November 2012 Newsletter
I always feel a certain sense of relief when the weather turns - the fall is always a bit of a scramble for me, as I try to fit in last minute photography assignments while the sun's still shining. And now the leaves are down, we've had rain & a bit of snow, and I have time to catch up with editing and of course, my newsletter.
Fall & Winter Workshop info......
Looking for a field trip? I am teaching Black & White Photography at the Arboretum in Guelph on Saturday, Nov. 17, from 1 to 4 p.m This class is all about form & texture, patterns of light & shadows, documenting a world without colour. We'll spend part of the class outside. There is a registration deadline of Friday, Nov. 8, after which you may not get a spot, so don't delay if you think you'd like to take it. Also at the Arboretum look for Photographing Winter Landscapes on Saturday, Jan. 26 from 1 to 4 p.m. To register or for more information, visit the Arboretum website.
In Orangeville, I am offering a morning 4-week session of Basic Levels of Photography, starting on Thursday, Nov.15 until Thurs. Dec. 6. Also in Orangeville, look for "From Camera to Computer" on Monday, Nov. 12. This one covers uploading, sorting and editing your digital files on a computer. Register for either of these by calling F-Stop Cameras at 519-941-4381.
Looking ahead, I will be offering Basic Levels of Photography at the Elora Centre for the Arts on Thursdays, from Nov. 10 to Jan. 31, 7 to 9:30 p.m., and Intermediate Photography from Monday, Feb 11 to Mar. 4, also from 7 to 9:30 p.m. Visit their website for more info or to register by phone or on-line. I am also planning an Introduction to Photoshop session again, most likely a Saturday class. Let me know if you're interested, and I'll see about dates shortly.
My complete workshop schedule is posted on my website, regardless of location. Be sure to check this regularly, as I add new classes to the list.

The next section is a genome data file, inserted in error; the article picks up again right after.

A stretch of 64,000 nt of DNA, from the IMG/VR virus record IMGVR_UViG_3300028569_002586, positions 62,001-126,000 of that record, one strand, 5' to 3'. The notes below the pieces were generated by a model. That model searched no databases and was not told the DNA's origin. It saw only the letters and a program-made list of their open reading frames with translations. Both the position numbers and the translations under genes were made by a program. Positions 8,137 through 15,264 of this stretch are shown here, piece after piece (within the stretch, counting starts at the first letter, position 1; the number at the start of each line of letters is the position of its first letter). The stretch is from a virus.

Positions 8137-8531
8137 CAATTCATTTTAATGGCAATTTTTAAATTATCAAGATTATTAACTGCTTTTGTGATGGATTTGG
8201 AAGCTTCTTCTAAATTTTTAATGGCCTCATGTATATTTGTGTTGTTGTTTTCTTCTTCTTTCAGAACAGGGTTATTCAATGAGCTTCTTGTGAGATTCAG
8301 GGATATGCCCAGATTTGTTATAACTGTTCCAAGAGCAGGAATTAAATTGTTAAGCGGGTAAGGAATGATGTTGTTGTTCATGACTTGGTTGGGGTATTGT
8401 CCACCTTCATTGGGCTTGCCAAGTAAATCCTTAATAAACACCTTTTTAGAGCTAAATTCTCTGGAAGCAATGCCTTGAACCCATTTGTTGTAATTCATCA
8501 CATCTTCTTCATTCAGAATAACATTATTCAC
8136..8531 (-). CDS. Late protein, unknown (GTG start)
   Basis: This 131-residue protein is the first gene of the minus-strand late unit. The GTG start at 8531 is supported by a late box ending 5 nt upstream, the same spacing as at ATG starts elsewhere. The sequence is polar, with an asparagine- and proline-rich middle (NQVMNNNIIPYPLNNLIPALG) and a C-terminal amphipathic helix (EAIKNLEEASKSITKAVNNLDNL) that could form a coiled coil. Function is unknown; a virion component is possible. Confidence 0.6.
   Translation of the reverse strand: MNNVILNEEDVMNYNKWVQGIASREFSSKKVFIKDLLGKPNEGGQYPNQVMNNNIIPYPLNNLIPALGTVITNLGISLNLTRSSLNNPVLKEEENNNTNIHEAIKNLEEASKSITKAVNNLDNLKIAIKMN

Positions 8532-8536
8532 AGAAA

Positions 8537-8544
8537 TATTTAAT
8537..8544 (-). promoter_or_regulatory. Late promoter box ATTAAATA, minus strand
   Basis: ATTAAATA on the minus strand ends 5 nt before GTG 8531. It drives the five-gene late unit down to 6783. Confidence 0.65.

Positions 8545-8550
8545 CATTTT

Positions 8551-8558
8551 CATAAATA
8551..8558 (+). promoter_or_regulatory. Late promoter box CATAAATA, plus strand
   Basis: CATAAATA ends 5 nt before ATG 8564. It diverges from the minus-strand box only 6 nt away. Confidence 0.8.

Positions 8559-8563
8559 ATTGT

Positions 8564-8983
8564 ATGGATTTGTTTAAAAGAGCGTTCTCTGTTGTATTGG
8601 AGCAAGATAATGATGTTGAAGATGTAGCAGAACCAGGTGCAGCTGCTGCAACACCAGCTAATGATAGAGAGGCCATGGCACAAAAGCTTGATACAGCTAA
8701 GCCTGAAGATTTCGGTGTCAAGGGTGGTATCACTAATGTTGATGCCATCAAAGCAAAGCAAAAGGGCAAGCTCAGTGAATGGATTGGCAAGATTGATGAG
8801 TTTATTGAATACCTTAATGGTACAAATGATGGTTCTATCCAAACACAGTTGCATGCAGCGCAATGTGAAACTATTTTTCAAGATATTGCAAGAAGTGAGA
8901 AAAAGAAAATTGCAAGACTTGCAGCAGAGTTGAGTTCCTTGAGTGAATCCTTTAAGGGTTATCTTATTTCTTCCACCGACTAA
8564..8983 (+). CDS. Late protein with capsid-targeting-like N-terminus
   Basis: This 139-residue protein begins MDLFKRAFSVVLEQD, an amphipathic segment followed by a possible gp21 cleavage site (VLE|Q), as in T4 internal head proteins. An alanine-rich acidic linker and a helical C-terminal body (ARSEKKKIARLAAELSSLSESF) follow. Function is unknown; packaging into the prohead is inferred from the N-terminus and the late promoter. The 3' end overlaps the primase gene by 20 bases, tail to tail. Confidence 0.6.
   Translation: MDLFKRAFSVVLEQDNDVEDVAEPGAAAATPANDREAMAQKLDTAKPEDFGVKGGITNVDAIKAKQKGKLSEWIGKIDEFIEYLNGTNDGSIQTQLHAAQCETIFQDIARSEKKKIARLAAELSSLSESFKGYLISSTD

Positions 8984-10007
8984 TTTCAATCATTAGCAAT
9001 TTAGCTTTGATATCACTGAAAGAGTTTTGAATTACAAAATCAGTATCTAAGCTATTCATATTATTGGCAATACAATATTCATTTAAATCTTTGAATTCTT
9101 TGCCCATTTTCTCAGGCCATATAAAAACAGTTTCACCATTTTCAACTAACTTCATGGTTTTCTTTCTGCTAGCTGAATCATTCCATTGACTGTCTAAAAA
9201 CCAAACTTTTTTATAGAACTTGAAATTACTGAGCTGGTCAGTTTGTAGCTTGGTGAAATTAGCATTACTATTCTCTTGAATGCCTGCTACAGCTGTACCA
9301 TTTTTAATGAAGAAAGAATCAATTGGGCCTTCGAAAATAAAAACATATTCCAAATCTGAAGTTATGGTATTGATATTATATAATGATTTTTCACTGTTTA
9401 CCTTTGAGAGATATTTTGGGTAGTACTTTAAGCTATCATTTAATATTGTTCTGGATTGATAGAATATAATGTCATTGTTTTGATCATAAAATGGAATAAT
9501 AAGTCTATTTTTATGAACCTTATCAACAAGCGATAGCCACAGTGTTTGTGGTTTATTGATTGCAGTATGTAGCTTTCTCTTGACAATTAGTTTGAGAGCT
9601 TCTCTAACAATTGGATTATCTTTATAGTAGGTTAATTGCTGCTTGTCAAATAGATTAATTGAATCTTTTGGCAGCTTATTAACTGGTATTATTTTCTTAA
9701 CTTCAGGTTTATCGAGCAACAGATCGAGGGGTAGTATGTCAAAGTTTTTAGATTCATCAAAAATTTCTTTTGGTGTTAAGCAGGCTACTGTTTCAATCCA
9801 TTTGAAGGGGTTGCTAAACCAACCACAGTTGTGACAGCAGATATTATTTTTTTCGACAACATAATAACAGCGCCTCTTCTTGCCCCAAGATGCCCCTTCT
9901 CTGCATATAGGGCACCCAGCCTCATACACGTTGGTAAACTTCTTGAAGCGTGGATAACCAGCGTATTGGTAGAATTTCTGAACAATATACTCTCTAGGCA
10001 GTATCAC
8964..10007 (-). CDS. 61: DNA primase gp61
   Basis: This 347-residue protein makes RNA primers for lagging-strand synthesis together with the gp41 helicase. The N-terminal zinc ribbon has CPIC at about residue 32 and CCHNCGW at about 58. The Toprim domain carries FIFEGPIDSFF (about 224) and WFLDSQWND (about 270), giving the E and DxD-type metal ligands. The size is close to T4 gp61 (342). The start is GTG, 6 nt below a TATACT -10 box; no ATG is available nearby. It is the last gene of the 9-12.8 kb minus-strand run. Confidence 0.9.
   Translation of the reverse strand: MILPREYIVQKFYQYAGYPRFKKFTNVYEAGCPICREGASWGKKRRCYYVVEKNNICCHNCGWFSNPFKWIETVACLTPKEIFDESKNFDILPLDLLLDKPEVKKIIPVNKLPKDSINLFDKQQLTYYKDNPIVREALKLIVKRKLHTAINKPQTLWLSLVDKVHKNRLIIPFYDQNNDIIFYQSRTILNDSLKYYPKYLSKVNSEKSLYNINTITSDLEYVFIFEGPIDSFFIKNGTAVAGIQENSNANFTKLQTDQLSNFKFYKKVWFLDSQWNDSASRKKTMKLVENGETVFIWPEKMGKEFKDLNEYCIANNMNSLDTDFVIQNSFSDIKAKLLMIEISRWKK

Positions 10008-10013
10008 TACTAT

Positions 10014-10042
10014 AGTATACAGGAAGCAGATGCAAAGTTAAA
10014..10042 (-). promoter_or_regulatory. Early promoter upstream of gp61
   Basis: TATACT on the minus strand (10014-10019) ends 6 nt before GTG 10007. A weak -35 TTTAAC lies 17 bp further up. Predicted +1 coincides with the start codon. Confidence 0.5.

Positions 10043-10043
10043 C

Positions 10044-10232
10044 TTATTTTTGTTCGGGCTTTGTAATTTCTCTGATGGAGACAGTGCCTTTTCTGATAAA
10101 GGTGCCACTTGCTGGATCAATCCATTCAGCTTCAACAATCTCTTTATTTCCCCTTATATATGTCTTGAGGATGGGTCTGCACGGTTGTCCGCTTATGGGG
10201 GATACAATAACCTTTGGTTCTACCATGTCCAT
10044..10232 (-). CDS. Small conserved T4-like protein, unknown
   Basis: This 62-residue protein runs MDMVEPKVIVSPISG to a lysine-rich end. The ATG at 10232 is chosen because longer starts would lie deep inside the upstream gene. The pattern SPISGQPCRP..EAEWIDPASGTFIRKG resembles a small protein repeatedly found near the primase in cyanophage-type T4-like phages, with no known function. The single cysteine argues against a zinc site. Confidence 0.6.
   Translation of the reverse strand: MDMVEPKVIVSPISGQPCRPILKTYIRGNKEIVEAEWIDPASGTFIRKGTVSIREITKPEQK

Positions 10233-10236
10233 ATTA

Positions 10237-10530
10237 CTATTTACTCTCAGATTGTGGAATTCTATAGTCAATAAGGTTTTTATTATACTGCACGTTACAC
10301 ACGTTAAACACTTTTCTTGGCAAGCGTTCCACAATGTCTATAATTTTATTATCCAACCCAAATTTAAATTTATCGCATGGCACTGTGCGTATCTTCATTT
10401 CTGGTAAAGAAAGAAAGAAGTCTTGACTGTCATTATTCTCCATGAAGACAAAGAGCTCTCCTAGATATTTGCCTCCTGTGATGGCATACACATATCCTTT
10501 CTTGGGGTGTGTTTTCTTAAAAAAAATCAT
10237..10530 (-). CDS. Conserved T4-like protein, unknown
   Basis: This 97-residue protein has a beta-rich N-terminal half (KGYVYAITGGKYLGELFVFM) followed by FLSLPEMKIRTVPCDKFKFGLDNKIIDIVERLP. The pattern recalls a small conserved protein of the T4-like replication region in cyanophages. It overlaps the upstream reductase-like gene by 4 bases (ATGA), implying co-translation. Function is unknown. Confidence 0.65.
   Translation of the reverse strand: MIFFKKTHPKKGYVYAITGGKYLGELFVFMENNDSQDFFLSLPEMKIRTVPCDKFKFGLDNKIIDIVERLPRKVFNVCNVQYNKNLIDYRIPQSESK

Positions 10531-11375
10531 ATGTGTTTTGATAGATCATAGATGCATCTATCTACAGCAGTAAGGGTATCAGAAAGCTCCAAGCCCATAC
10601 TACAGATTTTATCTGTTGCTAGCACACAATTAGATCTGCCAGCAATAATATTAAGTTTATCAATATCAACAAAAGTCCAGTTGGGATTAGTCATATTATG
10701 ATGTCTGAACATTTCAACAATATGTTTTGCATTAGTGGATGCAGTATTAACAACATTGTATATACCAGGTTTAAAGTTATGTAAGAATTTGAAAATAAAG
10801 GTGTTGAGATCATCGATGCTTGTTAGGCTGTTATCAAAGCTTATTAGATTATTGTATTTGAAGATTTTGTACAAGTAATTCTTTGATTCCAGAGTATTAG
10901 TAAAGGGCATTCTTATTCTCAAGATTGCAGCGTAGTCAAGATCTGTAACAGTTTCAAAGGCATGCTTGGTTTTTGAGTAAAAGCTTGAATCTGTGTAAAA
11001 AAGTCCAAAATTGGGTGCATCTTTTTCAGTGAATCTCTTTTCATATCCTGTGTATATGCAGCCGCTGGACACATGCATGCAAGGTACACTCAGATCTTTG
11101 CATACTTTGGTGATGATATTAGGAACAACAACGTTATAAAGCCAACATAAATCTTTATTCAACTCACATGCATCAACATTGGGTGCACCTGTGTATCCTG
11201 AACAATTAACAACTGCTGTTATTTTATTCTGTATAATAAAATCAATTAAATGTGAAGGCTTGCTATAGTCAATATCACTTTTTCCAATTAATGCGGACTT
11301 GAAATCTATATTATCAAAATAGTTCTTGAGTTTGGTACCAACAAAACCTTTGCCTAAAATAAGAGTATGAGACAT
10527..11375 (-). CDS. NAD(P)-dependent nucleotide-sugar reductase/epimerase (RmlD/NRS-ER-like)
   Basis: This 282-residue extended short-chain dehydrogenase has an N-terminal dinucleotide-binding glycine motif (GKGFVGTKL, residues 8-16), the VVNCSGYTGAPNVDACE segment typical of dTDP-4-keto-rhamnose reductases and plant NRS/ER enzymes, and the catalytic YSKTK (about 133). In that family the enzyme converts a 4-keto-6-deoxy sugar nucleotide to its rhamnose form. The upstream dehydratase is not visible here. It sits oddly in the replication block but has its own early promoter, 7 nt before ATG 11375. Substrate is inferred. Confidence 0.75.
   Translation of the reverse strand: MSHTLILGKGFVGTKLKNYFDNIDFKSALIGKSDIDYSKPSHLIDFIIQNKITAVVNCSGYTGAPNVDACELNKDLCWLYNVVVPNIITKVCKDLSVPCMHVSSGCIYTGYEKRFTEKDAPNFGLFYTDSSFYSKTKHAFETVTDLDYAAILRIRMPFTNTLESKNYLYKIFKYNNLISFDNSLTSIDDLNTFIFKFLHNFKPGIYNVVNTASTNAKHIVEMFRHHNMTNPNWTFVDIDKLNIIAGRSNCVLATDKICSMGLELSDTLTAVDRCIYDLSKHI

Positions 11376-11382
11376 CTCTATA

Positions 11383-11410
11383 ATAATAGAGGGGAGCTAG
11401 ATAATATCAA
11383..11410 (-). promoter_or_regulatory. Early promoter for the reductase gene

You can also purchase gift certificates for any of these classes - use the registration contact info for details.
Night Photography Tips
Night photography can be a lot of fun, and with the Christmas season coming up, there will be a lot to photograph on the streets at night. In most cases, the camera’s automatic exposure mode will not handle these situations well – try using the aperture priority or shutter priority modes for more control, or use the manual mode. All SLR type and many point & shoot cameras offer these settings.
Try these tips:
Camera support-successful night photography depends on using long shutter speeds. A tripod or other support is essential as some of the exposures can involve shutter speeds of several seconds or even minutes.
Decide what part of the image you want properly exposed. Often a night scene will have bright lights, and areas of darkness, and it’s almost impossible to expose everything to show detail. You may need to try different shutter speeds or apertures to get the best result.
How is the lighting portrayed in the scene? When shooting rows of street lighting, for example the direct light source itself is being photographed; therefore the lighting being exposed is very bright. An image of a floodlit building is an image exposed by reflected light. This naturally is much weaker and would need a longer exposure. In many cases the two examples would be included in the same image, leading to extreme contrasts. In a case like this it is always best to expose for the reflected light .Ignore any lights that show in the image. Doing this will lead to overexposure of the light fixtures, but the entire photo will look better.
Use good composition for your night photo- leading lines, interesting patterns of light, foreground interest such as silhouettes, and use shadows to add interest.
Experiment with moving objects or people- slow shutter speeds will create light trails and blurred people moving through your scene. Try using a flash along with a really slow shutter speed.
Try zooming in or out partway through a long exposure, for some really interesting effects.
Try filters- star filters, multipliers, diffusion filters. These can be threaded onto the lens, or simply held in front during the exposure - don’t include your fingers!
Choose your time of night- night photography often works best about ½ hour after sunset, when there is still a bit of light in the sky, however, when shooting Christmas lights, fireworks, or making light trails, later is better.
Use a flash-for a flash to work properly, it must bounce off a surface and reflect back to the camera. A general night scene will have large areas of open space with nothing to reflect off. A flash can be used to light up a portion of the photo, such as a person or detail in the photo, but should be used with a very slow shutter speed to allow the available light to show as well. If you use a really long shutter speed, you can “paint with light”, by firing an off-camera flash at objects in the scene from different positions. Or try this effect using a powerful flashlight to light the scene.